Sunday, September 18, 2005

Jade Empire Review

The following post contains spoilers. If you have not yet completed Jade Empire, I advise you not to read this post.

Canadian developer Bioware is well known for crafting some of the best RPGs in electronic entertainment, and with titles like Neverwinter Nights and in this blogger's personal opinion, the ever amazing and engrossing Star Wars: Knights of the Old Republic, this reputation is more than well deserved. Their latest offering, the Xbox exclusive Jade Empire, was released on April 14th and has met critical acclaim from most major publications.

One must be wondering then why I'm reviewing a 5 month old title. Well the answer is simple: Aside from the fact that I only picked it up in late May, this is an RPG; not some fast paced FPS. Will the large amounts of choices, character paths, and replay value, I would not have done the game and the developers justice to review it after a single rushed play-through, or heaven forbid an incomplete play-through.

I've finally completed the game for the second time, and am looking forward to a third. Jade Empire is many things: A beautiful story, interesting characters, and a new, fast paced combat system; there are so many great concepts and aspects about Jade Empire. Sadly, however, there are also parts of the game; be it character points or basic design decisions, that leave you wondering how Bioware could have dropped the ball.

Do not mistake me, Jade Empire is a very good RPG; it's fresh, fun, and one of the best of the genre on the Xbox, however there are things that hold the title back from being the Xbox RPG.

The story begins with your character (selectable from 7 different models, either male or female, with different stats and Styles) in a martial arts school in the quiet little settlement of Two Rivers at the edge of the Jade Empire. As your training is near completion, your master tells you many secrets about your past, and why he believes you are special. This is the beginning of a series of events and choices the player must make that will ultimately see you leave Two Rivers, travel the land, and decide the very course of the Empire itself.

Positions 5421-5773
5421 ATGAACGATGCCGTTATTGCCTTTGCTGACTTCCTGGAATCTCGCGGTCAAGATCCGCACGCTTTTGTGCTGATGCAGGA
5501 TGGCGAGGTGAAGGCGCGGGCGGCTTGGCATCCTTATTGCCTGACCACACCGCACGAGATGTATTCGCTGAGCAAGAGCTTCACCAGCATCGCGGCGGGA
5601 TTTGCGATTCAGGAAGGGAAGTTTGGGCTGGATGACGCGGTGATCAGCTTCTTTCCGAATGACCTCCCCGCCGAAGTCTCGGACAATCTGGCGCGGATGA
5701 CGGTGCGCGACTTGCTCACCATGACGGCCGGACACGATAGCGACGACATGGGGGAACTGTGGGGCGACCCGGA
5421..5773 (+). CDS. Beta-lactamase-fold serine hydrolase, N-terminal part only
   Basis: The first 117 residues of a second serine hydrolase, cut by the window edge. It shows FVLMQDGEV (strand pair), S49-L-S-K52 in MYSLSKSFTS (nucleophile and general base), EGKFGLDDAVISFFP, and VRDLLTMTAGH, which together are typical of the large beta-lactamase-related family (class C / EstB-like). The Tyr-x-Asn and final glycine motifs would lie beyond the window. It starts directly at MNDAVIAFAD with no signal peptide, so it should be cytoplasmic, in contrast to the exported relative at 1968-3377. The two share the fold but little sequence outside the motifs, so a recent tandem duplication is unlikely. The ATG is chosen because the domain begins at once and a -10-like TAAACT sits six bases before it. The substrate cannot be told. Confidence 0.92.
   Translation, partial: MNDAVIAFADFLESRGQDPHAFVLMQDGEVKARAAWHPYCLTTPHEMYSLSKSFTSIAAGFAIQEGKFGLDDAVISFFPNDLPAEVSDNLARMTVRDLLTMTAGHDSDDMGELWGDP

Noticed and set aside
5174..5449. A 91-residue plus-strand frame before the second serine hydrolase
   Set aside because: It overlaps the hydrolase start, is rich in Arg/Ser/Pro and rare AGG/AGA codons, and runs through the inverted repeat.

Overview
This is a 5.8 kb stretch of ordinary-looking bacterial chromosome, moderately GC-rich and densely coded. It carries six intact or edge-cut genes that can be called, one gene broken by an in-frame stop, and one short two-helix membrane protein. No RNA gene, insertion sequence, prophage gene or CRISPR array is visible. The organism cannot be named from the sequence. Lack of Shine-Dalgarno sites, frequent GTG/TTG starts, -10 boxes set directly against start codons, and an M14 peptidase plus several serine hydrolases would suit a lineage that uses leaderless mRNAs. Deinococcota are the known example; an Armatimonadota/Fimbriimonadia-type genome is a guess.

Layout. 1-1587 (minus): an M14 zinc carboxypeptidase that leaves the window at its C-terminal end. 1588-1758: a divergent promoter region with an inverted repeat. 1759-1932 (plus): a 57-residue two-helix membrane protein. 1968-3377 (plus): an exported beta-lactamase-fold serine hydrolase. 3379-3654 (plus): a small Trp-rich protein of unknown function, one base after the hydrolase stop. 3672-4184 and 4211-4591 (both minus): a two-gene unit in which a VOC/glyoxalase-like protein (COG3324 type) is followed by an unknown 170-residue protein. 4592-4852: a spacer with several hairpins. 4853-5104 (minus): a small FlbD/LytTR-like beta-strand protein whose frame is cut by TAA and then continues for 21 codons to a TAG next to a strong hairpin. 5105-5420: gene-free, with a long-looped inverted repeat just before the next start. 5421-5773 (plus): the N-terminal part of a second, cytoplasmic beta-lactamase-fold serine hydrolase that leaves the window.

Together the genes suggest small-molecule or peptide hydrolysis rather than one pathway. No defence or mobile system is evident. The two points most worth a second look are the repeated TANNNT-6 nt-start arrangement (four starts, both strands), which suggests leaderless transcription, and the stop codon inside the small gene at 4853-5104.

As you progress through the game completing Quests, your character levels up and you can increase your Body (Hit Points), Spirit (Chi, essentially Mana), and Mind (Focus, which allows your character to use Weapon Styles and also enter Focus Mode, a form of "bullet time"). You are also given a certain number of Style Points to invest in your Styles, which range from Martial Styles, to Weapon Styles, Magic Styles, etc. Styles are used in combat to fight your opponent(s), and they all have different strengths and weaknesses. You start the game with two Styles, but can either learn, buy, or win more as the game goes on. There are roughly 30 or so Styles in the game, but ultimately it's best to master and thus constantly use between 4 to 6 of them.

Instead of items to equip your character with, you get a Dragon Amulet which you can insert Essence Gems into. Essence Gems will modify stats and give other bonuses, and this is essentially the game's inventory. You can also learn Techniques or purchase them as the game goes on, which will permanently alter your character's stats for better or worse.